Review: Volvo V90 Cross Country

Review: Volvo V90 Cross Country

  • Regular V90 starts from £40,610
  • V90 Cross Country from £47,860.

The formula to make large estates more appealing to an SUV-blinkered market isn't exactly rocket science.

Take a ‘regular’ estate – in this case the very likeable Volvo V90 – add a few centimetres of ground clearance (six and a half, actually), bolt on a tasteful helping of exterior plastic cladding in all the appropriate places, add a handsome pair of front and rear aluminium skid plates and, voila!, your estate is instantly more desirable.

It's a blueprint that Volvo has deployed for its Cross Country model line for more than 20 years and, after spending some time with the 2020 V90 Cross Country, I confess to be somewhat smitten.

In the intervening years, rival manufacturers have adopted that formula, including Audi’s A6 Allroad (from £54,360), Merc’s E-Class All-Terrain (from £65,945) and, perhaps, Subaru’s Outback (from £33,770) and e-Forester (from £36,335). The Volvo Cross Country is priced from £47,860.

I recently enjoyed a couple of weeks with KN69 WDO, much of which was spent pootling around southern and central Wales with the family and our rescue dogs. ‘WDO’ is a ‘D5 PowerPulse AWD Cross Country Plus’ variant, with a blond/charcoal leather-clad interior, finished in Maple Brown…

Exterior design

Three people are entirely responsible for Volvo's drive towards its current ultra-cool design look and feel. Thomas Ingenlath is Volvo's long-time chief design officer (and now CEO of the brand's EV subsidiary, Polestar), Robin Page is head of Volvo design, and Maximilian Missoni oversees exterior design.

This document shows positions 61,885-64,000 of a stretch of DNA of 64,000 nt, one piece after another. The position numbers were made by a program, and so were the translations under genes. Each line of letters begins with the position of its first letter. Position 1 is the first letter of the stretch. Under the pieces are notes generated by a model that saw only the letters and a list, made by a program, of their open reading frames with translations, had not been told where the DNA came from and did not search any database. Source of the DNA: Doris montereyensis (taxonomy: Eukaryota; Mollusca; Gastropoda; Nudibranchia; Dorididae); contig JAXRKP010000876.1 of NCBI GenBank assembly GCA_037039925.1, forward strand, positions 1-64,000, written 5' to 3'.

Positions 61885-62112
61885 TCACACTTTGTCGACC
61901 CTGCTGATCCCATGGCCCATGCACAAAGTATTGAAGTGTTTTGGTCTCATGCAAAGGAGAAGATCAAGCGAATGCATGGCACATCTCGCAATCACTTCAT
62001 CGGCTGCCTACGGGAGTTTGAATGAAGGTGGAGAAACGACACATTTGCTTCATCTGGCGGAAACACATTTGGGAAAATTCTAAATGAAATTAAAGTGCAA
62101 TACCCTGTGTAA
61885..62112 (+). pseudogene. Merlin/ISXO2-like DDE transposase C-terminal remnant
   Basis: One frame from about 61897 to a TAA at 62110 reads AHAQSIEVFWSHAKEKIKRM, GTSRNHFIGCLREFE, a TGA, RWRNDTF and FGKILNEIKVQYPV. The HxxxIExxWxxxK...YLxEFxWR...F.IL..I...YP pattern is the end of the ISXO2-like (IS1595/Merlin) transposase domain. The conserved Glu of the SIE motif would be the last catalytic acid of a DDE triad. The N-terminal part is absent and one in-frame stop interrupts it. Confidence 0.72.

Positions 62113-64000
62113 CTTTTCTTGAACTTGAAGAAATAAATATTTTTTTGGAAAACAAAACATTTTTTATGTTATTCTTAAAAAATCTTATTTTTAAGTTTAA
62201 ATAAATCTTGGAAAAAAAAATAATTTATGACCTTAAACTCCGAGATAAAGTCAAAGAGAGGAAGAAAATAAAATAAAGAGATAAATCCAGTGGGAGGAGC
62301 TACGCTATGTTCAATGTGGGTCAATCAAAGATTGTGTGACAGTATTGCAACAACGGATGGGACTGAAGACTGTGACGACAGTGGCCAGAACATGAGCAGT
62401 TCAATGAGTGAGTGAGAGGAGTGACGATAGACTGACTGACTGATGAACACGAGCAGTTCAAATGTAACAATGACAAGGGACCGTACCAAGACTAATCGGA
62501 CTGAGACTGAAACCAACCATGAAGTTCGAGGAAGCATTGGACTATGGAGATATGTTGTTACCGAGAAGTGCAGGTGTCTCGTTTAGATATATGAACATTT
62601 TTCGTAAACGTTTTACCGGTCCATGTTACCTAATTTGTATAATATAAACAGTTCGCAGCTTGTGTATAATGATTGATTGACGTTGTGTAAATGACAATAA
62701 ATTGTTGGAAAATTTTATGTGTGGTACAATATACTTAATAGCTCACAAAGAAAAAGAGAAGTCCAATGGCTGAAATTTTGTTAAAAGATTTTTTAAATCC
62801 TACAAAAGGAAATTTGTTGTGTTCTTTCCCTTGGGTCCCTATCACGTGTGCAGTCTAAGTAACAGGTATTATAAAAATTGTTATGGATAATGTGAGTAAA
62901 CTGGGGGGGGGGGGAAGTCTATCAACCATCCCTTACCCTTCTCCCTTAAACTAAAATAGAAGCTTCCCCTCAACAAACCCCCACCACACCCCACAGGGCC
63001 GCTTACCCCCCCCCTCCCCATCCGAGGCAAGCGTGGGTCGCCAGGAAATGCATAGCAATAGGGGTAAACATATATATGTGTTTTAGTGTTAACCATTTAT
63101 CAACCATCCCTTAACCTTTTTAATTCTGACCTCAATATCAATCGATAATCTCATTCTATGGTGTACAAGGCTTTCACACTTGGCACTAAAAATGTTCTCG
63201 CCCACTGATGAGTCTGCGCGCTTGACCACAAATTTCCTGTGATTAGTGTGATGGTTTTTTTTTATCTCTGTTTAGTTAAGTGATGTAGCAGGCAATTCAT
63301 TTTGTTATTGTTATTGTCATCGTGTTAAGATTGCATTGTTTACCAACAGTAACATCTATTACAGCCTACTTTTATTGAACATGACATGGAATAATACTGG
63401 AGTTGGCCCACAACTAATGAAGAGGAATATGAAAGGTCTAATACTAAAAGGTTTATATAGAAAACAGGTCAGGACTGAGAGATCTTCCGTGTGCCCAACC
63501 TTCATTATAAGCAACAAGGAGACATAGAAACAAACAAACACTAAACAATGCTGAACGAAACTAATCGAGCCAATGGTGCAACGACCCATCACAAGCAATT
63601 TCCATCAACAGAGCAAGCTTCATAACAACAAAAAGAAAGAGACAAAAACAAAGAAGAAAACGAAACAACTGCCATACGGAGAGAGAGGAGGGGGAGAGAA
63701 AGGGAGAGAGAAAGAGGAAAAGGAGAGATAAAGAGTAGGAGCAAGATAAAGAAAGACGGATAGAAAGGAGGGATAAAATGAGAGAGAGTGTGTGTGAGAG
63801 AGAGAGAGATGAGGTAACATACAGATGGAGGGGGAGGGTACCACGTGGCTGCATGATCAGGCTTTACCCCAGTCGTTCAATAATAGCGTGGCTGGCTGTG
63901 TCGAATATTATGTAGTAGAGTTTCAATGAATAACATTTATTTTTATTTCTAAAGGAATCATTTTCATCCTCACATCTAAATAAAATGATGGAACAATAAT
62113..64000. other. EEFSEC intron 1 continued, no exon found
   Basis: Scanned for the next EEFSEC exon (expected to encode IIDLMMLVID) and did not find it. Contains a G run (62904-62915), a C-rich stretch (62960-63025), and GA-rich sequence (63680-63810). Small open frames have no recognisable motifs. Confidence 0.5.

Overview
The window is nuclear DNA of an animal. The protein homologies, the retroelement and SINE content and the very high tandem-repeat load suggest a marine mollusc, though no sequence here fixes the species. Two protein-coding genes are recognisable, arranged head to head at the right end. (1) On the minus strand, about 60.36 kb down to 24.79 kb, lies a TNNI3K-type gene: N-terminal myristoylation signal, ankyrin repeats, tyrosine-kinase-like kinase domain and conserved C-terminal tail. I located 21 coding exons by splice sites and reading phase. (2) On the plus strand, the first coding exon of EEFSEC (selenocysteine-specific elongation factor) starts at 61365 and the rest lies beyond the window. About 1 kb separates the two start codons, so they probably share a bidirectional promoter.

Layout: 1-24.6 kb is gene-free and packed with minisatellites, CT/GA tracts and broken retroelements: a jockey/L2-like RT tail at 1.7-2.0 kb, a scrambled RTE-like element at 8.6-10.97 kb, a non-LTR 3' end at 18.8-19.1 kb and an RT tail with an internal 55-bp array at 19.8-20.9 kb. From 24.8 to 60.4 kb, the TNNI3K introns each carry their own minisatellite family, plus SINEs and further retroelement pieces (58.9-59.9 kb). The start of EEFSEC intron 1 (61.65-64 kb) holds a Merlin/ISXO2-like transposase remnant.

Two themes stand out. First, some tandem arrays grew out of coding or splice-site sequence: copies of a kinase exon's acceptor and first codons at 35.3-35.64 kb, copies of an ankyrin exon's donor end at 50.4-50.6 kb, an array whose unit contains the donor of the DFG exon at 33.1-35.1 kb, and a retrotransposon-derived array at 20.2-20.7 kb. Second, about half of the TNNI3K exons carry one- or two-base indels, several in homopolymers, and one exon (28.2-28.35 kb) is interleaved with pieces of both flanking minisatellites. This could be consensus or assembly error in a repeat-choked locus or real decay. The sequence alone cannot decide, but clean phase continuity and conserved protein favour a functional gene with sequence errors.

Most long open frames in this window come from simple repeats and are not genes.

In a rare case of healthy designer egos not getting in the way of a positive outcome, this trio has developed a classically simple, ‘Scandi-lite’ approach combining echoes of Volvos past, like the large grille, complete with 'Iron Mark' logo, and current signature elements including the dramatic 'Thor's Hammer' LED headlights and lengthy tail-light clusters.

The Cross Country brown-roady bit comes courtesy of charcoal grey wheel arch covers, with the same shade applied to the window glass surrounds, front air vents, side skirts and lower section of the rear bumper.


Volvo has got its interiors pretty much spot-on at the moment and the V90 Cross Country is no exception. Drop into one of the incredibly comfy seats and you’re wrapped in a welcoming mix of light colours and premium materials, including matte woods. It’s a very nice place to be, especially if you’ve got a long drive ahead of you. Rear visibility could be better, but rear parking sensors and camera are standard, and also comes with a handy 360-degree ‘overhead’ camera that’s a huge help when parking.

With a definite twist of Scandi design, the centre console is both smart and modern, and as in other new Volvos is dominated by a large, portrait-orientated nine-inch touchscreen display.

Pretty much every facet of the car is controlled from this display – even remotely dropping the rear seat headrests to aid rear visibility – and the overall user experience is excellent considering, with only a few minor niggles. For example, some controls or settings are slow to react (if at all) and require a couple of presses or a firmer finger press of the screen to access. The minimalist design also means there are no dedicated controls for climate control, and adjusting these settings requires a bit of a fiddly flicking of the touchscreen. 

There are Apple CarPlay and Android Auto options, with both integrating very well into the Volvo’s Sensus infotainment system, along with two USB ports. 

The V90 Cross Country sports a 14-speaker 600W sound system from Harman Kardon as standard, while for the serious music aficionado there’s a punchy 18-speaker Bowers & Wilkins system that delivers 1,400W – as fitted to ‘WDO’.